• Let us define institutions as sets of rules governing interpersonal relations, noting that we are talking about formal political and organizational practices.
    • p. 70
Part II. Property rights and economic outcomes
  • Without the state, its institutions, and supportive framework of property rights, high transaction costs will paralyze complex production systems, and specific investments involving long-term exchange relationships will not be forthcoming.
    • p. 317
  • Demsetz (1980) refers to the hypothetical economic system of neoclassical economics as the decentralized model. According to the usual implicit and explicit assumptions of the decentralized model, the cost of information is zero; private property rights are fully defined and enforced at zero cost; and the state stays in the background, upholding the institutions of market exchange. Economic outcomes derived from this model are found in the standard textbook: For any underlying distribution of resources, wealth is maximized; output is valued by consumers who take indirectly into account the value of leisure and other extra-market activities; income distribution depends on wages and the prices of nonhuman inputs which equal the value of marginal products; and economic resources always find their highest-valued uses.
When transaction costs are added to the decentralized model, we have, according to Demsetz, a laissez-faire economy, a term we shall use below. The laissez-faire model is used to analyze the implications of competition when the cost of transacting is positive.
In a laissez-faire economy, the state does not restrict private ownership rights, but because of information costs, ownership rights are often less than fully defined or enforced. Laissez-faire competition, reacting to these costs, reveals itself in ways not readily understood in terms of the decentralized model
  • p. 130-1,
Part III. Explaining economic organization
  • Adam Smith began his Wealth of Nations with an examination of the internal works of a pin factory, but he soon turned his attention to other things: the coordination of a market system and the economics of growth and development. For more than a century and a half following the publication of Smith's masterpiece, the nature and internal organization of the firm received little attention in mainstream economic theory.
    • p. 157
  • When analyzing the nature of the firm, the new literature tends to emphasize two aspects: A firm involves a set of long-term contracts between input owners, and a firm replaces the product market with a factor market where price signals play a relatively small role (as output is not measured continuously and sold for a price) and, typically, hierarchical relationships are substituted for market exchange.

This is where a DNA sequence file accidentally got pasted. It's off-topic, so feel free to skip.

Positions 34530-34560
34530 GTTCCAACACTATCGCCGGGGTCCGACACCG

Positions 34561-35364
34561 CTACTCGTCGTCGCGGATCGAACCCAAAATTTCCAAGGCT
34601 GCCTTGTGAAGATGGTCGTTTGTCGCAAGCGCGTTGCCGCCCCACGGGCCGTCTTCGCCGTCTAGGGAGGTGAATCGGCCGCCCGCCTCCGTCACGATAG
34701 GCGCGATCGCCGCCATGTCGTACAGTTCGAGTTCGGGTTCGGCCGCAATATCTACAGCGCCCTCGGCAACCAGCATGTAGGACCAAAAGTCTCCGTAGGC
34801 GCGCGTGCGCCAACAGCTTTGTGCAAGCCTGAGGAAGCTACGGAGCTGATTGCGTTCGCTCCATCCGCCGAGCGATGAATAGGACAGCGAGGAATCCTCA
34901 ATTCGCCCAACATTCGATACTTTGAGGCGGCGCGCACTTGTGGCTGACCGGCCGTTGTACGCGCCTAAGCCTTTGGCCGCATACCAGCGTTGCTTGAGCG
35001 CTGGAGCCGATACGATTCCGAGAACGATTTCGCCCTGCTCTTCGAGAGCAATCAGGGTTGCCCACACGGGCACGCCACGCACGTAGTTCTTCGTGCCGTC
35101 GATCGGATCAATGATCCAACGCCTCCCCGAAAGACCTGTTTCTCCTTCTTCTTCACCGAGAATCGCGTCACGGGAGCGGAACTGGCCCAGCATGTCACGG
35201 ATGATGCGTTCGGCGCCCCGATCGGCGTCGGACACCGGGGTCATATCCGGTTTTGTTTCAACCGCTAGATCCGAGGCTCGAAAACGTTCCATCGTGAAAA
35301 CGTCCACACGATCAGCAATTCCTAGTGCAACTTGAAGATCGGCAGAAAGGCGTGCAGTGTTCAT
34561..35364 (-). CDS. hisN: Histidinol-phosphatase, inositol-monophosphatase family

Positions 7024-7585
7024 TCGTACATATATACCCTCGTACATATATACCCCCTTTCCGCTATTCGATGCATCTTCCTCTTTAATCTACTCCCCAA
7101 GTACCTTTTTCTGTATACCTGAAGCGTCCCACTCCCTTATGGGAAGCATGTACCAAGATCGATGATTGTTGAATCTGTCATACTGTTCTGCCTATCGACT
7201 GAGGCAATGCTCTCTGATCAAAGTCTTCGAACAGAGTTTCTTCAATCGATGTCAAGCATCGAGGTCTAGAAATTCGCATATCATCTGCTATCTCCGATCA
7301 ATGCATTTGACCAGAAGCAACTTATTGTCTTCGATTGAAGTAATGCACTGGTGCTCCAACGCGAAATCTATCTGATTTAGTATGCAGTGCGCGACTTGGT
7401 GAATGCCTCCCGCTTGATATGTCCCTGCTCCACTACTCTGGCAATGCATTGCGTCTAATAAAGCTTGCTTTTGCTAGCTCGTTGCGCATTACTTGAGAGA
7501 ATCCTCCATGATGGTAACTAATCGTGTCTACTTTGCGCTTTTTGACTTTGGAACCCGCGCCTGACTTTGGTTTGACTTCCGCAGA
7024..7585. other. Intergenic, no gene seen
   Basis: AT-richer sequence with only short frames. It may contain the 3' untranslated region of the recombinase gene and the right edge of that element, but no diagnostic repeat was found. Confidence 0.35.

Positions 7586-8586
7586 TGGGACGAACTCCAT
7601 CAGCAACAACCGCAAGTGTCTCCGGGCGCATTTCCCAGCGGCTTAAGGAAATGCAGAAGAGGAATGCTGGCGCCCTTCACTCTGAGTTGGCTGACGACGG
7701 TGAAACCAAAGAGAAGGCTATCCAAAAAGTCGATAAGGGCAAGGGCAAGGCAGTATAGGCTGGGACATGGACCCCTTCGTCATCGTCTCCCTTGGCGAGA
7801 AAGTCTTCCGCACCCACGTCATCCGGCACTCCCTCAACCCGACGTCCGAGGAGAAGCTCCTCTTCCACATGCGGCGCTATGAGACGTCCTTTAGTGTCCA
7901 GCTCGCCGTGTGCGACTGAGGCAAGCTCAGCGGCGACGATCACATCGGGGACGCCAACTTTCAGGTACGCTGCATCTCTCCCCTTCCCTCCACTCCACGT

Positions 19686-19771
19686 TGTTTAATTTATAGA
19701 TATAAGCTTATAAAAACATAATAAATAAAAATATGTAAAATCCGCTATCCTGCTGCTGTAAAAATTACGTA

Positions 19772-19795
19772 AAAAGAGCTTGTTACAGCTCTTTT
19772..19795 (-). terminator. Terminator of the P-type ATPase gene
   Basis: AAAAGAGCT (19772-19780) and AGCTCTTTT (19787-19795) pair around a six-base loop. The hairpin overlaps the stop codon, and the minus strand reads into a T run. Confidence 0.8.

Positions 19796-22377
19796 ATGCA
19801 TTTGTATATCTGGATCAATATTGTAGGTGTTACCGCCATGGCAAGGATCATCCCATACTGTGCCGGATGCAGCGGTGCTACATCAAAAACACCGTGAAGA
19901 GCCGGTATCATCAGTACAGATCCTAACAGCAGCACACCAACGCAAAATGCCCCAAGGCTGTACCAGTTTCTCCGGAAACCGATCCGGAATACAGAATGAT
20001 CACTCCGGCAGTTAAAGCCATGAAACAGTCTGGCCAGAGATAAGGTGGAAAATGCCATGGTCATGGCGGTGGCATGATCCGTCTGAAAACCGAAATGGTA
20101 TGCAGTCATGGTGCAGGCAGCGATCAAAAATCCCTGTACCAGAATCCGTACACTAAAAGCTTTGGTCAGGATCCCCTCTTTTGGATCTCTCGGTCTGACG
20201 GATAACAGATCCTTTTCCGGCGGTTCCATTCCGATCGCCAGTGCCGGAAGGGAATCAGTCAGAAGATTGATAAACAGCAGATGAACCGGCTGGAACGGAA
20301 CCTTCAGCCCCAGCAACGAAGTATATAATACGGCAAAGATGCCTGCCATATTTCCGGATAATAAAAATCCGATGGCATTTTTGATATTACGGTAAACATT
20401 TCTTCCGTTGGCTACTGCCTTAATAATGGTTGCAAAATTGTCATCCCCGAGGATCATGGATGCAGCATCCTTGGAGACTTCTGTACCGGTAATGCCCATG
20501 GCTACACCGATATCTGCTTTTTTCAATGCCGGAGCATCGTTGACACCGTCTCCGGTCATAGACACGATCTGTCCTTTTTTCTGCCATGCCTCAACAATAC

• p. 159
Part IV. Explaining property rights
  • We begin by introducing what we refer to as the naive theory of property rights and its application in several areas. The naive theory looks at the emergence or nonemergence of exclusive rights in terms of the costs and benefits of exclusion and the cost of internal governance when individuals share property rights.
    • p. 249

Quotes about Thráinn EggertssonEdit

  • The emergence of New Institutional Economics toward the end of the twentieth century profoundly changed our ideas about the organization of economic systems and their social and political foundations... In Imperfect Institutions Thráinn Eggertsson extends his attempt to integrate and develop the new field that began with his acclaimed Economic Behavior and Institutions (1990), which has been translated into six languages. This latest work analyzes why institutions that create relative economic backwardness emerge and persist and considers the possibilities and limits of institutional reform. Thráinn Eggertsson is Professor of Economics at the University of Iceland and Global Distinguished Professor of Politics at New York University. Previously published works include Economic Behavior and Institutions (1990) and Empirical Studies in Institutional Change with Lee Alston and Douglass North (1996).
    • Thráinn Eggertsson (2005). Imperfect Institutions: Possibilities and Limits of Reform. University of Michigan Press